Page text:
Review: Ominous 'The Night House' worth checking into
Courtesy of Searchlight
Invoking fond memories of watching “What Lies Beneath,” David Bruckner’s atmospheric thriller “The Night House” sees an excellent Rebecca Hall playing a widower searching for answers and unearthing shocking discoveries about why her late husband decided to take his own life. Filled with sophisticated uneasiness which slowly builds with classic Hitchcockian inspired madness, “The Night House” might not be fondly remembered for how quickly it botches the ending-especially when the first two thirds are exceptional-but a slippery premise that features some startling imagery and commendable jump scares isn’t the worst legacy.
A considerable promotion in terms of scale and budget, Bruckner, best known from “The Signal” and directing shorts for the “V/H/S” anthology, settles into his groove with a bigger lens while still maintaining a clear line of focus. A major hit when it premiered at Sundance in 2020 and quickly scooped up by Searchlight, “The Night House” follows Hall playing the grief stricken Beth, a teacher residing in a small coastal town piecing together what led her husband, Owen (Evan Jonigkeit), who took their boat into the middle of the lake behind their house, to put a bullet in his head. Beth didn’t even know they owned a gun let alone Owen’s depression and the cryptic sucide note he left behind (“You were right, there is nothing, nothing after you”) doesn’t paint the clearest picture.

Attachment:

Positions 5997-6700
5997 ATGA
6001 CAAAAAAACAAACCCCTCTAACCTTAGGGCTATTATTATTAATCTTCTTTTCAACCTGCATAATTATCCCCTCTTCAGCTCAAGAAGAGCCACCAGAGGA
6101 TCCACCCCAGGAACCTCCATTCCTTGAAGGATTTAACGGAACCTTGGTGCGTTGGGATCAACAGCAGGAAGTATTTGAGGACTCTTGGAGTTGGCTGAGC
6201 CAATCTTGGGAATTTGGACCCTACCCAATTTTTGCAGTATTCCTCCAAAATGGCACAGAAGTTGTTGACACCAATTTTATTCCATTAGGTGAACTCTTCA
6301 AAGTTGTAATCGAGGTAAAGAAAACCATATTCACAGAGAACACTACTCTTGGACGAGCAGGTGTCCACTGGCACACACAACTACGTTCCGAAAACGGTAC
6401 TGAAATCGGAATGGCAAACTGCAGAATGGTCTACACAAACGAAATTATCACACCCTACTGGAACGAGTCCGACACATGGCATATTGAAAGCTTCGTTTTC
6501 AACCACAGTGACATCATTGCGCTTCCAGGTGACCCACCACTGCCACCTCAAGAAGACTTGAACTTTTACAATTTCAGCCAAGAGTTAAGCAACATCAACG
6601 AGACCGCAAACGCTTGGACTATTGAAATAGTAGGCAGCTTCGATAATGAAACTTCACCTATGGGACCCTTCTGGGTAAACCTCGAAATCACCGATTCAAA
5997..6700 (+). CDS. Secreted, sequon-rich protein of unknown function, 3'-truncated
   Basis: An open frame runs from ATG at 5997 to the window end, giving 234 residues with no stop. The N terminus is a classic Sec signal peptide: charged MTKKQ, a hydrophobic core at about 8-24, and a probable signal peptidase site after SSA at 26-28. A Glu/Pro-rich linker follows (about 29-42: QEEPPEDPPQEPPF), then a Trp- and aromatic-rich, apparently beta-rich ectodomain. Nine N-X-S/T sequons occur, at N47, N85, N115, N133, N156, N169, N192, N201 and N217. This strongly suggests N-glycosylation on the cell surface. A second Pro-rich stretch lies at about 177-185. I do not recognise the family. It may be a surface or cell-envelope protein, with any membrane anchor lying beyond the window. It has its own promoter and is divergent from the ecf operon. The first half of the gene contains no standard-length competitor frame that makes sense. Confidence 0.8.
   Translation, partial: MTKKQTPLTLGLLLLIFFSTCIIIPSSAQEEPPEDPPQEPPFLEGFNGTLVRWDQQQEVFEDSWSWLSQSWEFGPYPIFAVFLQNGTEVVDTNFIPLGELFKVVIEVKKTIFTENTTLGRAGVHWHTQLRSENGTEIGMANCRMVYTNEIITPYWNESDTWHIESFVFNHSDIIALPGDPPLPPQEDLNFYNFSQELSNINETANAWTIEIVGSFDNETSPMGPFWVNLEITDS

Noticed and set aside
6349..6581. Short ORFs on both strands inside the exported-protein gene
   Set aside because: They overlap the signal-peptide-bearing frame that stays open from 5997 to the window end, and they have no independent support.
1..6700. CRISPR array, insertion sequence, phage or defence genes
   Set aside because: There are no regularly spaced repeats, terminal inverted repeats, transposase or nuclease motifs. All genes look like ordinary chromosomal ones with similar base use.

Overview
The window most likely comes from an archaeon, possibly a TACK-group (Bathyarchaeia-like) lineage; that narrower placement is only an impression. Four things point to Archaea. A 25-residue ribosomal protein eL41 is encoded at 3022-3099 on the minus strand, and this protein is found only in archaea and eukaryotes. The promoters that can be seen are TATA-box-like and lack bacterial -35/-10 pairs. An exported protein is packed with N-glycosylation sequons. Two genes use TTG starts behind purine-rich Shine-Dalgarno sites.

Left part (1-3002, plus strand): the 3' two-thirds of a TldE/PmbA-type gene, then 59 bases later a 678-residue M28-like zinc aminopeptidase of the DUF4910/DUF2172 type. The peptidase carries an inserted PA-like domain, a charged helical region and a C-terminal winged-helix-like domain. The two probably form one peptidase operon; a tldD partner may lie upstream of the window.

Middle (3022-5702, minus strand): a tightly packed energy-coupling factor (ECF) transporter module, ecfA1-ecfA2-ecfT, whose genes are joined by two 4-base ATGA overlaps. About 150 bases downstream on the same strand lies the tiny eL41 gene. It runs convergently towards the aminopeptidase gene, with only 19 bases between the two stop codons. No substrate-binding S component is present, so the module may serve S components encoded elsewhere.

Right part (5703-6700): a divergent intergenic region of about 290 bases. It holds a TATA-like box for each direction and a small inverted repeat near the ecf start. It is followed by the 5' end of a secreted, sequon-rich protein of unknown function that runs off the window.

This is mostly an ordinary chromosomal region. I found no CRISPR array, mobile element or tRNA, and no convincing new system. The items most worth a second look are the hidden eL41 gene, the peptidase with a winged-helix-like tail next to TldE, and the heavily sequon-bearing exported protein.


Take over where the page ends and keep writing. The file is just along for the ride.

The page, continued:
As Bruckner ratchets up the tension and unspools Owen’s secret livelihood, Beth starts hearing noises and feeling a strange presence in their lake house not far removed from Elizabeth Moss’ in “The Invisible Man.” But this supernatural force isn’t the work of an abusive husband trying to get back at his wife, rather an indication of what might happen beyond the grave, which Beth had always felt, following a near death incident, was mute. After we get past the mountain of exposition and all the coworkers and friends who offer Beth a shoulder to cry on, “The Night House” becomes an intersecting tale caught in the mirror of two worlds which Bruckner orchestrates like a fine symphony, infusing the proceedings with some crafty audio jolts, and enlisting David Marks slick editing to keep the tempo steady and the audience guessing.
Co-written by Ben Collins and Luke Piotrowski, the opening 45-minutes of “The Night House” would suggest more than a simplistic tale of a women trying to exhume her husband’s secrets, but alas the formulaic trajectory and shockless ending crept up so fast, you almost don’t know what happened. This registers “The Night House” as another horror flick where the payoff wasn’t necessarily worth the build-up, but the filmmakers deserve credit for taking the bold and creative swing. None of it would even be engaging, however, without Hall, an incredibly gifted actress who doesn’t teter on the side of absurd and manages to ground the material in reality, even if that feeling leaves the viewer yearning for a sense of closure.
THE NIGHT HOUSE opens in theaters Friday, August 20th